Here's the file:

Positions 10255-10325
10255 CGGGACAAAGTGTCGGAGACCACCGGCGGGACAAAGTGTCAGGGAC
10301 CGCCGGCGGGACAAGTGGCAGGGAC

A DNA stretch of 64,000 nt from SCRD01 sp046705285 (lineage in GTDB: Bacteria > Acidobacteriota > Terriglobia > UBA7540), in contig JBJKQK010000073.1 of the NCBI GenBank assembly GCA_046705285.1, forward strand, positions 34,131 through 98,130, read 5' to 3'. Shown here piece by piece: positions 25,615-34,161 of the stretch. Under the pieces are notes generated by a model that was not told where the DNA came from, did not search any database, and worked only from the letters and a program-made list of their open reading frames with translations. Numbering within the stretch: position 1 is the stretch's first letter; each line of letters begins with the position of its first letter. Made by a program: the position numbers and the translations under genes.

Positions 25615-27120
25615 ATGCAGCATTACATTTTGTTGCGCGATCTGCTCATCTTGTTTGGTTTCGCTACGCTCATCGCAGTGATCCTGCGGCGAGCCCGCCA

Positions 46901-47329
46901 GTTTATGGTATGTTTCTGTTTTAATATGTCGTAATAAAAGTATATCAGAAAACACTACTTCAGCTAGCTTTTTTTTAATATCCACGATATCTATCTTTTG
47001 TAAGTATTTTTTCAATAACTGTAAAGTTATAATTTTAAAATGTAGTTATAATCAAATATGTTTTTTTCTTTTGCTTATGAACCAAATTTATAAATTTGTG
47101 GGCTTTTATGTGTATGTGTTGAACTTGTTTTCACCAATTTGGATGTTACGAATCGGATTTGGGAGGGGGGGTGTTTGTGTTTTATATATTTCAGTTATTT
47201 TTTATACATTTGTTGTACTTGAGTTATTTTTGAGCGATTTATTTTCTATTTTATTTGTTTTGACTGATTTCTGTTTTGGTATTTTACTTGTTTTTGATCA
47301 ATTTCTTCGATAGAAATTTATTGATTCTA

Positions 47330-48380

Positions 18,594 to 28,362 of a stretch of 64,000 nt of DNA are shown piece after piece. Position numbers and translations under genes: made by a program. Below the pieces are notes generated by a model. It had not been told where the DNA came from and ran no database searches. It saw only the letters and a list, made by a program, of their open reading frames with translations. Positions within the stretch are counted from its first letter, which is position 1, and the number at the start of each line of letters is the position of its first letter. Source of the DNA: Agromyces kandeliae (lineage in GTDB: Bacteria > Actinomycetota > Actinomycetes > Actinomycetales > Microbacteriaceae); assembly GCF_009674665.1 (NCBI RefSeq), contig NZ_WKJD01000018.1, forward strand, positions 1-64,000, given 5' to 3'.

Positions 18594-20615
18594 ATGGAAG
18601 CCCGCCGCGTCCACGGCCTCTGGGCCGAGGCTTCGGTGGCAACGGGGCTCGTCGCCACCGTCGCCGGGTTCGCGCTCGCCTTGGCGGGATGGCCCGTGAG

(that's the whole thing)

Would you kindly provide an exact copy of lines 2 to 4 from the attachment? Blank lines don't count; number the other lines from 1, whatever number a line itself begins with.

10255 CGGGACAAAGTGTCGGAGACCACCGGCGGGACAAAGTGTCAGGGAC
10301 CGCCGGCGGGACAAGTGGCAGGGAC

A DNA stretch of 64,000 nt from SCRD01 sp046705285 (lineage in GTDB: Bacteria > Acidobacteriota > Terriglobia > UBA7540), in contig JBJKQK010000073.1 of the NCBI GenBank assembly GCA_046705285.1, forward strand, positions 34,131 through 98,130, read 5' to 3'. Shown here piece by piece: positions 25,615-34,161 of the stretch. Under the pieces are notes generated by a model that was not told where the DNA came from, did not search any database, and worked only from the letters and a program-made list of their open reading frames with translations. Numbering within the stretch: position 1 is the stretch's first letter; each line of letters begins with the position of its first letter. Made by a program: the position numbers and the translations under genes.